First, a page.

The new small airport network will begin to emerge just as another revolution in mobility is due to begin operating. Uber is developing an air taxi service using a fleet of small electrically powered vehicles that combine the characteristics of a helicopter and airplane – they are named VTOLs (vertical takeoff and landing) and can climb and descend vertically but transition to low-altitude regular flight. Uber has set a target of a pilotless air taxi able to carry four passengers for up to 50 miles at a speed of around 150 mph.
VTOL technology has been accelerated by a number of start-ups but Airbus and Boeing are now taking it seriously with big investments: Boeing recently purchased Aurora Flight Sciences, a small Virginia company that has already developed more than 30 small pilotless vehicles.
Trials of the Uber service are set to begin in Dallas by 2020.That may well be too optimistic. The problems of safely managing a new strata of air traffic in urban skies where there are already commercial and corporate jets using city airports, as well as helicopters being used by emergency services and law enforcement, are formidable. It’s not enough simply to say because it can be done it will be. Air traffic management is already at the center of a dispute about whether it could be more efficient if taken out of the hands of the FAA and privatized. Legislators are being torn between lobbyists for competing interests and the issue seems to be paralyzed.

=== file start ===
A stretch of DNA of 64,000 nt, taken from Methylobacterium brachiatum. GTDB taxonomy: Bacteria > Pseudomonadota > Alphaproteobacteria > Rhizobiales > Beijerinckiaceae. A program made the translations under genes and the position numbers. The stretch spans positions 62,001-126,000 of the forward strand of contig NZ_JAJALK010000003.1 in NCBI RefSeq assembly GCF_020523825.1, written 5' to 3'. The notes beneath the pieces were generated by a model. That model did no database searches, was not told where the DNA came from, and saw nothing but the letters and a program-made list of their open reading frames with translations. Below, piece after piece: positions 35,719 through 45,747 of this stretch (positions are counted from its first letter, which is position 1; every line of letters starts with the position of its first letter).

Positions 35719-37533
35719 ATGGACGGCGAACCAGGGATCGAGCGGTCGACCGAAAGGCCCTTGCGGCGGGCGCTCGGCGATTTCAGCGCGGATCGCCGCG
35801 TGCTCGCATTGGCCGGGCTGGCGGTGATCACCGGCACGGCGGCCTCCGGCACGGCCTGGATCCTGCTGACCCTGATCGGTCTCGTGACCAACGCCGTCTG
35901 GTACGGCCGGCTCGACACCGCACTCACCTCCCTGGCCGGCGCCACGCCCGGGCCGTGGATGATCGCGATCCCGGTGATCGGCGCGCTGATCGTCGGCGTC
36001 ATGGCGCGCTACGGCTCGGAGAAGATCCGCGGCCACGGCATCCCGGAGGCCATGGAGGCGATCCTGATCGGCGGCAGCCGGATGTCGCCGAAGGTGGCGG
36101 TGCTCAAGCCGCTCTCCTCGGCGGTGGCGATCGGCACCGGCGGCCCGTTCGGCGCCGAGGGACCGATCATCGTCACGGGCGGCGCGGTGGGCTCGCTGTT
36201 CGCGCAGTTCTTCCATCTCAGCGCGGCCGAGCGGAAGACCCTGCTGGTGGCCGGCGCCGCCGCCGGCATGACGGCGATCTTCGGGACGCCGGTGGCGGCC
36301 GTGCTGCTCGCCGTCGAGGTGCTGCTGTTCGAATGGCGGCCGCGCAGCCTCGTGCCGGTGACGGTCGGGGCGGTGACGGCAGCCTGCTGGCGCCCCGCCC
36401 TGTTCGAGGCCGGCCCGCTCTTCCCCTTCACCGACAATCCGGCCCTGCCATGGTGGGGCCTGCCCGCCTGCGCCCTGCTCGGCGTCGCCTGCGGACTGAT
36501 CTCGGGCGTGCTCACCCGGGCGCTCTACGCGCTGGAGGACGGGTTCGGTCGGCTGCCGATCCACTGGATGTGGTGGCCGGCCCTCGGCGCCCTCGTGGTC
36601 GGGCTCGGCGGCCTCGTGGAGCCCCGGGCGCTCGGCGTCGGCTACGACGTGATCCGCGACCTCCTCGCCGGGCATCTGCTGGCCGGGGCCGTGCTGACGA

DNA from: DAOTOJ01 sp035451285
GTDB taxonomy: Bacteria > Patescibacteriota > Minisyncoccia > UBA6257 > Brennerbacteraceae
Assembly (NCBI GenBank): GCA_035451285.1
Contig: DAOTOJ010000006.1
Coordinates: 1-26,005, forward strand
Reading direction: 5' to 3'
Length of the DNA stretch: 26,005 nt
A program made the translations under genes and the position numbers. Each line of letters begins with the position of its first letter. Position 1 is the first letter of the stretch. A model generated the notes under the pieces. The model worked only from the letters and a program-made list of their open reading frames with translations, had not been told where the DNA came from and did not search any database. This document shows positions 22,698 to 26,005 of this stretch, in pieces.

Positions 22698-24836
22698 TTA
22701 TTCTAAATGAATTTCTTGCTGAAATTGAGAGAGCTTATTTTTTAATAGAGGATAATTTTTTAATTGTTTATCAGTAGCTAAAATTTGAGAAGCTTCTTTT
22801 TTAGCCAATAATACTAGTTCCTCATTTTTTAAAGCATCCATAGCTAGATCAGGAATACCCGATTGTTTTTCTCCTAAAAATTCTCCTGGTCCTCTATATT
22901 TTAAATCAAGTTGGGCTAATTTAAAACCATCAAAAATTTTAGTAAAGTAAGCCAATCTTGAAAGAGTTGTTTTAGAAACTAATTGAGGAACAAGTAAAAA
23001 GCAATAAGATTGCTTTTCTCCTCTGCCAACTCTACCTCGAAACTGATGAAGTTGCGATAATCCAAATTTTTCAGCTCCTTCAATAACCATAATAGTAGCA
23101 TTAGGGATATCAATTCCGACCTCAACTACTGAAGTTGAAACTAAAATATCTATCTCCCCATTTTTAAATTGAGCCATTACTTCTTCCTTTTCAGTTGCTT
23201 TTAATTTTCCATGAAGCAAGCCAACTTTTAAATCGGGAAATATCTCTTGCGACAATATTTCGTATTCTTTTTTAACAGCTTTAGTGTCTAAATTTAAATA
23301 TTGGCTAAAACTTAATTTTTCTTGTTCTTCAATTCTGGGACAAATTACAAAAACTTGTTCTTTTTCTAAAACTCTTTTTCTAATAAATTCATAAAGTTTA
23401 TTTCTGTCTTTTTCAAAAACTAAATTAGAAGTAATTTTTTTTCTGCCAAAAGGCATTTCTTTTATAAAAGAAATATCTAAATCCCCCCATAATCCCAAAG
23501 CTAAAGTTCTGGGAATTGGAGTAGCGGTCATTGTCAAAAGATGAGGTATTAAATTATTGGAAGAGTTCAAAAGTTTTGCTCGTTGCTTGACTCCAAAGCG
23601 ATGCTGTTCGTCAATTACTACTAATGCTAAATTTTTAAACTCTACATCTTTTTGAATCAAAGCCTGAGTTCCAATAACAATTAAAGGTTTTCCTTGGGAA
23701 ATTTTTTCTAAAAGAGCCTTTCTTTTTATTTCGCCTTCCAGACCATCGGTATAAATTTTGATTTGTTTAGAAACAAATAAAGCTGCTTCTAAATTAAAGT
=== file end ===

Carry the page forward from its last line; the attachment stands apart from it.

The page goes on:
If anything is clear it is that innovations that don’t depend on raising the funds for huge built infrastructure to support them, as do, for example, new high-speed railroads, are likely to become reality much faster than those that depend on political vision and will. Because of that the future – in America, at least – looks skewed in favor of anything that flies.
Electrically powered aviation is also likely to have an intriguing social impact – it will turn back the clock to a lost golden age for many small towns and cities across America.
Long before any other country in the world began to build an airline network American vision and ingenuity brought the wonder of regular airline service to many cities at least 25 years before the nation even had an interstate highway system. Even in the worst years of the Great Depression passenger air traffic in America grew at the astonishing rate of 500,000 a year.
For a while after World War II local airlines almost felt like a mom and pop business. I remember flights on Mohawk Airlines in the late 1950s – for example, a winter trip from New York to Ithaca on a 1940s-vintage Douglas DC-3 that droned steadily and reassuringly like an airborne bus low over snow-covered hills and descended into a valley for a stately touch-down and then rolled up to a terminal that was little more than an adapted shack, the slipstream from the propellers sending a blast of snow at the gate before the engines died.
To me, new to the country, this was a Norman Rockwell fantasy come alive, these scattered rural idylls enjoying an ease of connection with each other, and the casual acceptance by people that the future had arrived, only to be snatched away again a generation later in the interests of corporate greed.
In the future when the electric airplanes roll up to the gate they will do so with a whisper. There will be no ticketing or airline staff at the airports. It will all be transacted via your smart phone without human contact. There won’t be air traffic controllers in a small tower, just a robot relaying commands from a distant center. You will be picked up and delivered to your destination by a driverless taxi also running on electric power. And, by around 2040, the airplane could be pilotless.
With any luck by then the rest of the infrastructure will have caught up and resemble that of a modern state and the con artist now in the White House will be a distant bad dream.